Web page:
rights of transgender people


The Himachal Pradesh National Law University (HPNLU, Shimla) was established by the State Government in the year 2016 by an Act of the Legislature (Act 16 of 2016). The University started functioning on the 5th of October 2016. Located in the geographical terrains of the Himalayas, HPNLU, Shimla, offers a conducive atmosphere for academics, research, and extracurricular engagements. The University runs two undergraduate courses: B.A. LL.B. Hons., Five Year Integrated Course (FYIC), and B.B.A. LL.B. Hons. (FYIC); and One Year LL.M. Programme. The University also offers Ph.D. Program and Post-Doctoral Programme (LL.D.) in Law. Presently, the University has about 700 students admitted to various courses. Under the visionary leadership of the Hon’ble Vice-Chancellor Professor (Dr.) Nishtha Jaswal, the team is not only working laboriously and diligently but feels motivated to make palpable endeavours in academics and research. The University has proactively organized events ranging from legal to social, curricular to co-curricular, etc. The cultural evenings, mooting competitions, seminars, webinars, and National and International Conferences have adorned the documentary and historical assemblage of HPNLU from time to time. Despite being in its growing stage, HPNLU has solidified its footing in academics by serving society and the nation as a whole.


Transgender people are commonly ridiculed as ‘hijras,’ ‘Kinners,’ chakkas, zenna, etc. As per the dictionary meaning, a transgender person (often abbreviated to a trans person) is someone whose gender identity or gender expression does not correspond with the sex they were assigned at birth. As they do not conform to the sex they are biologically assigned with, so they are not accepted. Dolefully, Transgender people at a very early stage of their childhood are disowned from the relational ties of their family members and their parents. Consequently, they choose their own relations after parting their ways from their families, forcefully or preferably. When families do not come to support them, they are supported by the new-found relations. Giving birth to a transgender baby is still considered to be embarrassing for the family. Ironically, Transgender people are the same people who are considered to be the harbingers of festivity and good-omen. In Indian society, the presence of transgender is welcomed because their blessings for a newborn or a newlywed couple are considered to be auspicious. Their blessings make Indian marriages more celebrated and joyful. To add, even mundan ceremonies in some cultures become an insipid affair if their blessings are not showered. In general view, they are mocked at. Have we tried to find that those who make our gatherings joyful with their dance moves are themselves happy or not? The loud claps hide their intense feeling of dejection. The deplorability of transgender people is not limited to any particular nation or boundary. The narrative of the community notices only changes in the names of the transgender people and their nationalities. Discussions and deliberations about transgenders, their tribulations, and challenges are not new but have escalated after the decriminalization of section 377 of the Indian Penal Code by the Supreme Court of India. It is no surprise that this legal action has been welcoming for some, while for others, the decision is pejorative. In fact, years after the Navtej Johar decision, transgender persons continue to face discrimination, prejudices, and legal barrier in exercising their fundamental rights. They are marginalized, stigmatized, and dejected in all walks of life. Society teases them for what they are. Their peculiar dressing style, saris on their masculine bodies, and makeup on their masculine faces amuse many. Their speaking style and clapping, followed by words, are enough to ridicule them. In public transportation, passengers would prefer standing than sharing seats with them. Besides their social deprivation and insulting experiences, the commercial working sector, politics, and glamour also do not intend to help them. The community is gaining recognition with time, but the journey to reach the desired destination is long. This Conference aims to delve deep into the duality of society, the extreme agonies of transgenders, and the challenges met by them. Furthermore, it aims to address various concerns and causes of their tribulations, such as forms of subjugation and humiliation encountered by them, sexual and emotional hostility from society, absence of a congenial environment and attitude towards them.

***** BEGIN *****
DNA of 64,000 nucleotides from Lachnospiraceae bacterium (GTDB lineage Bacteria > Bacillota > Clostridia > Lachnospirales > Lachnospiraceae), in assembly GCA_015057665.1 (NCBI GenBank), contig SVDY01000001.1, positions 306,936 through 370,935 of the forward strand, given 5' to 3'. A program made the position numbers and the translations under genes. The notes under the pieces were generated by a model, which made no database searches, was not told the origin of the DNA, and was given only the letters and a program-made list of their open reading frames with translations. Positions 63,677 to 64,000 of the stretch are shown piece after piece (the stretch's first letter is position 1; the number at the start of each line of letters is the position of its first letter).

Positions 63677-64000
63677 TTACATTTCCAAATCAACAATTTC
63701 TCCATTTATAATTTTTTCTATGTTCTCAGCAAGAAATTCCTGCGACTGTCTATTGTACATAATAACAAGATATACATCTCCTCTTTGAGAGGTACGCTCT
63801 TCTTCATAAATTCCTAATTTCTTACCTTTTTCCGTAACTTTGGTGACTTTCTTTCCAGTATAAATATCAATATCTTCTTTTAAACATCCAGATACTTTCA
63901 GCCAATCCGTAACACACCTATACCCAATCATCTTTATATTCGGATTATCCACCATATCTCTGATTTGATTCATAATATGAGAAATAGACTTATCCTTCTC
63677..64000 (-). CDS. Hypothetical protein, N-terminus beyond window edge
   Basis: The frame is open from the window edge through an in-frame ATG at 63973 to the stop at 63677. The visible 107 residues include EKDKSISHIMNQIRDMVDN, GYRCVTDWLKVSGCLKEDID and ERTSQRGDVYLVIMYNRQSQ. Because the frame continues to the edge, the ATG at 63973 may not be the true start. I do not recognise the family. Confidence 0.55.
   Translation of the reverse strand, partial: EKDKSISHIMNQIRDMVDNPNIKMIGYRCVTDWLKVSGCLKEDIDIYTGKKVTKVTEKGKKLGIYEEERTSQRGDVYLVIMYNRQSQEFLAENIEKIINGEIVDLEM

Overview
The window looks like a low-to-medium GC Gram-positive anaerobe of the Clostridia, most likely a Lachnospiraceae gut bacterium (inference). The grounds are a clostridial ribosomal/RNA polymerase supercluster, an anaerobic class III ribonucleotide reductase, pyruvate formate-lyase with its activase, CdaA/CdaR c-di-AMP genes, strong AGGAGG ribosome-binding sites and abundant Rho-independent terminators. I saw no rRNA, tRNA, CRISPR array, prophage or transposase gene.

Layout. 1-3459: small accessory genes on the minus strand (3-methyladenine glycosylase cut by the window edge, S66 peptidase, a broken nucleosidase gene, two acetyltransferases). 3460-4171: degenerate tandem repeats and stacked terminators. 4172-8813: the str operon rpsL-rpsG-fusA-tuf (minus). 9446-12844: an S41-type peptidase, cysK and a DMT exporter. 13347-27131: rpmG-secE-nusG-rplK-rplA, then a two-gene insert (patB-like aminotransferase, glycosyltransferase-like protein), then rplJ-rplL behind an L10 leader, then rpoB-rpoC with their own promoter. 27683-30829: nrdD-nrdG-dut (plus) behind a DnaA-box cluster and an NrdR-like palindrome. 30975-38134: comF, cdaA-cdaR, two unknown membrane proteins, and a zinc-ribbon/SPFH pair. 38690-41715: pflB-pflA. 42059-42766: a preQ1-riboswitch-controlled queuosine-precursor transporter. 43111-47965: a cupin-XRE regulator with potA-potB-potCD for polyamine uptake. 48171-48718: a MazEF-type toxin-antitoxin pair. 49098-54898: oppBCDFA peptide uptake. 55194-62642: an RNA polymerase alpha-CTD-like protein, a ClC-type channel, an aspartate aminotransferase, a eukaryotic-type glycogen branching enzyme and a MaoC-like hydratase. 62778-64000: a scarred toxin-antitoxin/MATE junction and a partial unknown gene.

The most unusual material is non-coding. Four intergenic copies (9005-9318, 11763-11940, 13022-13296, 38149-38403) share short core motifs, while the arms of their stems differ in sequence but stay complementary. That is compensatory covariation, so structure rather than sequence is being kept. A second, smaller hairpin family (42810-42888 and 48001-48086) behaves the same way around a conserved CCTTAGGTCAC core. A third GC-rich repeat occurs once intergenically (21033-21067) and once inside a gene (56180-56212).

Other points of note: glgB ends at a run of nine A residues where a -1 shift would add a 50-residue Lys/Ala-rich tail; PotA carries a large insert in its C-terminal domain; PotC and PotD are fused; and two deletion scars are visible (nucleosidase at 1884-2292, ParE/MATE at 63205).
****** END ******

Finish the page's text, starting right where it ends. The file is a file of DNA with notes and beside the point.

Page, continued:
The Conference invites research scholars, academicians, activists, lawyers, and members of the transgender community, students, faculty from different disciplines to share their outlooks on the subjects of deliberation. The conference invites research papers on the RIGHTS OF TRANSGENDER PEOPLE. In preparing the abstract of their proposed papers, we encourage prospective participants to engage with the highlighted theme of the seminar. Kindly note that the seminar will be conducted in HYBRID MODE with offline presentations at Himachal Pradesh National Law University, Shimla.


Please check the link of the form for registration: https://erphpnlu.in/anon_evForm.htm?ev=13

Interested individuals may register themselves by filling out the Google Form given below and by paying a registration fee.


Dr. Ruchi Raj Thakur – ruchithakur@hpnlu.ac.in

Dr. Hari Chand – harichand@hpnlu.ac.in

Aadya Pandey (91+ 6396722711)

Shreya Katoch (91+ 7807001909)

Purab Sharma (91+ 7876591653)

Vasundhara Awasthi (91+ 7876606430)

Himachal Pradesh National Law University, Shimla 16 Miles, Shimla Mandi Highway, Ghandal, Dist. Shimla, H.P. – 171014

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